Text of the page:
Like so many writers, as a child, I loved books, especially old ‘important-looking’ books by ‘important-sounding’ people like Shakespeare and Dickens and someone called ‘Encyclopedia.’ I loved the look of them, the feel of them, the smell of them. I just couldn’t read them. They were mysterious, alien hieroglyphics to me, because—unlike my clever elder siblings—I couldn’t read until relatively late, and was seen as the ‘backward’ one (my father’s term, not mine). I was a slow learner (still am, in many ways) and couldn’t read or write till I was seven or eight. This made reading and writing seem all the more strange, desirable, fascinating, like a secret code.

When I did finally crack the code, it was with Dr. Seuss’s Green Eggs and Ham. The mixture of storytelling and poetry made it memorable, and I remember my sister accusing me of just learning it by rote (and not really reading it). But I think that memorability, the musicality of its language, which made it so easy to read aloud (and I love reading it aloud now to my own twins), have stayed with me. To this day, these things (poetic, musical language; storytelling as an oral art, memorability) are markers, for me, of an enjoyable book.

I also retained that early sense of strangeness and fascination with, but also crucially alienation from, the written word. I’ve since come to believe that most writers and perceptive readers are, in some ways, alienated from the written word, and it is sense of alienation that makes people want to write. Of course, the commonsensical view is precisely the opposite: that writers are people who have some kind of innate facility with language, people for whom language comes easily. I don’t think this is true; and nor did Thomas Mann, who famously claimed that: ‘A writer is someone for whom writing is more difficult than it is for other people.’ This is why, I think, so many writers are dyslexic, and also why so many writers stand outside, or at an angle to the dominant language in some way. For example, the many successful authors who write in a second language, or from a post-colonial perspective. To write well, a writer needs to have an uncomfortable relationship with language, and especially written language. By contrast, those entirely inside the dominant language, those for whom language comes all too easily, often don’t make good writers, but rather slick politicians or bargain-basement journalists.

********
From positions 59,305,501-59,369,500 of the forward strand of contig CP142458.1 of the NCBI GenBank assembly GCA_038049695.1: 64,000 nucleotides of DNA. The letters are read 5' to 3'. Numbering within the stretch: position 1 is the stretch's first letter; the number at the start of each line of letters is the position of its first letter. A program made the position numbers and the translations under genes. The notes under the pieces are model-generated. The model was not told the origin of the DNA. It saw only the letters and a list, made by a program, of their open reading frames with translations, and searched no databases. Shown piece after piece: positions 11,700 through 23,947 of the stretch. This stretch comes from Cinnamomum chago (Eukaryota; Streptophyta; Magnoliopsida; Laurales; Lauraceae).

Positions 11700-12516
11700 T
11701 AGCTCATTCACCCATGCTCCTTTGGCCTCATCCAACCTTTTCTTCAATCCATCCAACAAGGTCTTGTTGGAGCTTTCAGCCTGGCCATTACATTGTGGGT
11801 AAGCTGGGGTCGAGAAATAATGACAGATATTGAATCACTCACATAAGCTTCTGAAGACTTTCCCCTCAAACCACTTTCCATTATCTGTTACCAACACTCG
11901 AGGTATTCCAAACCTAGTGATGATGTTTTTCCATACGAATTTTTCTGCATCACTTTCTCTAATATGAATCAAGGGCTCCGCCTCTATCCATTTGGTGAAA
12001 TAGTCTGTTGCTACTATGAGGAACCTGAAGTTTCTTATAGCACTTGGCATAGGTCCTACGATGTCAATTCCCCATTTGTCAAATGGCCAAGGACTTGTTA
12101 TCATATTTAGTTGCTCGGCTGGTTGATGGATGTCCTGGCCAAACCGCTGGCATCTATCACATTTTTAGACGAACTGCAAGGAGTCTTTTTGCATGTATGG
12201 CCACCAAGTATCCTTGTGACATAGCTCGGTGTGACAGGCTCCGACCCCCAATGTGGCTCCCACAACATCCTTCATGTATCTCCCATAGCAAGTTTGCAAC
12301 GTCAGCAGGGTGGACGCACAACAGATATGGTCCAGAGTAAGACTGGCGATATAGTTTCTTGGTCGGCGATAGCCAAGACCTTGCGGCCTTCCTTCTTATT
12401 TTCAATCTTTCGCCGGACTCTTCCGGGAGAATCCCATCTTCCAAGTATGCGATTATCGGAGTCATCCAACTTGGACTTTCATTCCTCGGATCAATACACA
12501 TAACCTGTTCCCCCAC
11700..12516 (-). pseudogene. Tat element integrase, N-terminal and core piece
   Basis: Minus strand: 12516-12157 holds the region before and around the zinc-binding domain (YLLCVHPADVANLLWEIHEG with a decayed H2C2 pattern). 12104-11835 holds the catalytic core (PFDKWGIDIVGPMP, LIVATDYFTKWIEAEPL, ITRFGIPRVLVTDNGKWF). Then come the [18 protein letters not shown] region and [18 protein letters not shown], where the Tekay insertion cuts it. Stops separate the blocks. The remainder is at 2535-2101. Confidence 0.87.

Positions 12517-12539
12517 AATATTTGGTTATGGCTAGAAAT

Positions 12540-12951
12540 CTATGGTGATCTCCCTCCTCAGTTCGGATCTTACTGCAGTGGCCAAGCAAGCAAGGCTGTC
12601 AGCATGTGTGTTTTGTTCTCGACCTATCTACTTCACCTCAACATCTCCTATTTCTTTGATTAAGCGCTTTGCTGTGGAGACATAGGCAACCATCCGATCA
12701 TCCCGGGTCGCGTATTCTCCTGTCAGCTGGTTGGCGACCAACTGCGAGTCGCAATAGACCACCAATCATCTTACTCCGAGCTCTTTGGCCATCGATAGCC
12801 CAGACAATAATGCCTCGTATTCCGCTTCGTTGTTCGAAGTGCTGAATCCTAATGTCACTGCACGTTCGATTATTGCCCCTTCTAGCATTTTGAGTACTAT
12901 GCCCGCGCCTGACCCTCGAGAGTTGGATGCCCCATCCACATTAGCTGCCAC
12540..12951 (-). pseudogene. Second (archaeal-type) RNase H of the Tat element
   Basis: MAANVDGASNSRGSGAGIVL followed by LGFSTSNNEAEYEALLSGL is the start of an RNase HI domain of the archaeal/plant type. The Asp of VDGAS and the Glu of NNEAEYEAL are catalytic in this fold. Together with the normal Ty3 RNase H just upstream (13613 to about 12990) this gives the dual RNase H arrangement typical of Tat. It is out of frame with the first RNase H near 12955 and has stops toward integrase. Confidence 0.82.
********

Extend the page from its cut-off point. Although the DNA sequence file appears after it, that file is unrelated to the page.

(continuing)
Books that changed my life.

Suddenly, I realised stories can be mirrors—or, at least, distorted mirrors—of one’s own life.

The books that really reach me, then, are ones which do unusual things with language—things which politicians don’t do. I think style is an underrated facet of book loving; often, without knowing it, it’s the style of a book which gets to the reader even when he or she thinks it’s something else (like subject matter, or plot, or characters). It’s for that reason that I love Dickens above (perhaps) all other writers: more than just a comic and sentimental Victorian, more than just an astute social critic, he’s actually the most amazing stylist. Parts of Tale of Two Cities and, even better, Dombey and Son, could easily be set out like poetry, because that’s precisely what they are: Dickens uses rhyme, alliteration, extended metaphor, allusion, refrains—all to create this musical prose. No wonder his work was read aloud in families so much: again, it’s great oral storytelling. Every time I pick up a Dickens novel, I learn something, about myself, about writing, about the world.